• Semiconductor manufacturing: on February 24, 2024 TSMC opened their first, and announced plans for a second, large-scale semiconductor manufacturing plant in Kumamoto Japan. This partnership with Sony, Toyota and Denso is being funded heavily by the Japanese government as a key pillar to both secure domestic supply for semiconductors and to position Japan as a major exporter of chips as well.
  • AI research: In the world of startups, renowned AI researchers from Google Mind (David Hu and Llion Jones) chose Tokyo as the home of their new generative AI research startup ( to focus on developing Asian language first generative AI models. In January 2024 they announced the closing of their $30M seed round, which we participated in alongside lead investors Lux Capital and Khosla Ventures, as well as that they were chosen by METI to be one of seven research institutions to be granted special access to a super computing cluster to train their models. 
  • Generative AI adoption: in April 2023 OpenAI CEO Sam Altman made Japan his first overseas trip and met with PM Kishida, business and technology leaders and the press, signaling OpenAI’s intent to invest in Japan and Japanese language capabilities on the model based on the strong adoption of ChatGPT from Japanese consumers and businesses.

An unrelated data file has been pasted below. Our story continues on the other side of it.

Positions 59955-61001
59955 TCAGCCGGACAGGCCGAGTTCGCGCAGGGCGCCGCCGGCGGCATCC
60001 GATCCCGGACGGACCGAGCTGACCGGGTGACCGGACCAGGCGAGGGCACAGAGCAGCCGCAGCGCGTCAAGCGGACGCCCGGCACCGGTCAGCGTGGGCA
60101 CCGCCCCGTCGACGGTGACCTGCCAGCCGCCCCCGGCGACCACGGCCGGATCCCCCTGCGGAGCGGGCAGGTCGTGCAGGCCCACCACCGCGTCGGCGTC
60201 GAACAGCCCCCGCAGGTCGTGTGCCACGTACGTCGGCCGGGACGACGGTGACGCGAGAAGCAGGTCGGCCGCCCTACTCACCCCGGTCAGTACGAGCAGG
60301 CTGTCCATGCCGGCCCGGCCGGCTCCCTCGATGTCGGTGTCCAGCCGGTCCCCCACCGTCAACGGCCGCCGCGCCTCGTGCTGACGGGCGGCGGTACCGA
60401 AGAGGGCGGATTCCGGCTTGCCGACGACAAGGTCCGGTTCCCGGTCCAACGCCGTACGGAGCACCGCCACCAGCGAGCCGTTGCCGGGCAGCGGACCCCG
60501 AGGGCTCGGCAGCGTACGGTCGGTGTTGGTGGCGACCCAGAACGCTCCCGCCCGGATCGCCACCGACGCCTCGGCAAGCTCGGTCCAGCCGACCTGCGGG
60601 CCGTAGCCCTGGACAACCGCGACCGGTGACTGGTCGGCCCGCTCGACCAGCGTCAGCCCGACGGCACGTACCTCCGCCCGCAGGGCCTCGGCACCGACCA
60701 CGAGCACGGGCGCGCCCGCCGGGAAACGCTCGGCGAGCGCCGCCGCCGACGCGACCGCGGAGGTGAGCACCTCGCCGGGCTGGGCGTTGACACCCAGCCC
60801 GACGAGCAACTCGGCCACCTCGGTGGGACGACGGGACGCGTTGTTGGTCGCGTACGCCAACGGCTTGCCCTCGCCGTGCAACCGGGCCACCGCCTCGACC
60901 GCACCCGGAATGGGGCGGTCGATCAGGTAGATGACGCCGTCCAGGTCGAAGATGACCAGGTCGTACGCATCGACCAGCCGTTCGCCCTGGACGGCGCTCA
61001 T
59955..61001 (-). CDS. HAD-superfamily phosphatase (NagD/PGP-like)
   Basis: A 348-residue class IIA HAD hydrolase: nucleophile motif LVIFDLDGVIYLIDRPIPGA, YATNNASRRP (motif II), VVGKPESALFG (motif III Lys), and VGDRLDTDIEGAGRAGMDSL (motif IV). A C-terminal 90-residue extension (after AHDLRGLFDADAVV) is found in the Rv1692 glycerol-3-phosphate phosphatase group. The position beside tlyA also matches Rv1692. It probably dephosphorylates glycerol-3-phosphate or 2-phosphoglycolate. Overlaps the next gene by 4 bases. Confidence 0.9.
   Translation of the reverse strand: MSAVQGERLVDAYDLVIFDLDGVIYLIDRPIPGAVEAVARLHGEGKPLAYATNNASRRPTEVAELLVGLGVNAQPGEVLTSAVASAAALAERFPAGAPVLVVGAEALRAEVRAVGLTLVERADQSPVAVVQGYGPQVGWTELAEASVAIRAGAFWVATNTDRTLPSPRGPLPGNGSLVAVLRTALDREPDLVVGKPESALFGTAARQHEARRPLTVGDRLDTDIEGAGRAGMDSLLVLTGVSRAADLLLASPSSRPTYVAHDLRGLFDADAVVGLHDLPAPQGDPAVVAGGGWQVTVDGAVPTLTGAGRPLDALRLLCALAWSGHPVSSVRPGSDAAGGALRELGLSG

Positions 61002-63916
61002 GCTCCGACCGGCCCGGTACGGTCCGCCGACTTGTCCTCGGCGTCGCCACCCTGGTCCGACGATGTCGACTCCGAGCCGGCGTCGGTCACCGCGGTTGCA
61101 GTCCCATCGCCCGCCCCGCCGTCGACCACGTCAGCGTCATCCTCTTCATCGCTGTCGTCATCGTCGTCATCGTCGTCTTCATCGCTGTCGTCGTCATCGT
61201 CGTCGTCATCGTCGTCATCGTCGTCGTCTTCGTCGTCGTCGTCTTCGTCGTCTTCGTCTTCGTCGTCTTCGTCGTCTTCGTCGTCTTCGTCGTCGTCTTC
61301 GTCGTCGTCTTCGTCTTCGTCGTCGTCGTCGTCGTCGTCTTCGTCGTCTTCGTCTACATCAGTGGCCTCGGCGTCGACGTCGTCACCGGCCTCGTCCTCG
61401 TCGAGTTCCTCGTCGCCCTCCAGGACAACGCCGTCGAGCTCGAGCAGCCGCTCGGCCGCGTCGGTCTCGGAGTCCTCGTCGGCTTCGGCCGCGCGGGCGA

It goes without saying in the list above I left out Japan’s traditional areas of strength (manufacturing, automotive, industrial robotics, high end electronics, chemicals, and other deep tech industries) which form the backbone of the Japanese economy. But layered on top of those areas of traditional strength, we see Japan now taking a more proactive posture in the emerging areas listed above which represent both existential risks but also incredible opportunities. From all layers of the generative AI value chain (semiconductors, foundation models and AI applications) to energy security, to aerospace and national defense, Japan is aggressively asserting its economic and technological might to forge a path that will protect its national interests and take the country forward through its next phase of growth. 

Just as important as what Japan is doing, is perhaps the way they continue to partner with outside firms and individuals to bring about these changes. From TSMC’s involvement in semiconductor manufacturing, to’s non-Japanese co-founders, to PM Kishida’s visit with Sam Altman, Japan continues to open its doors to partners who can help bring about their vision for the future.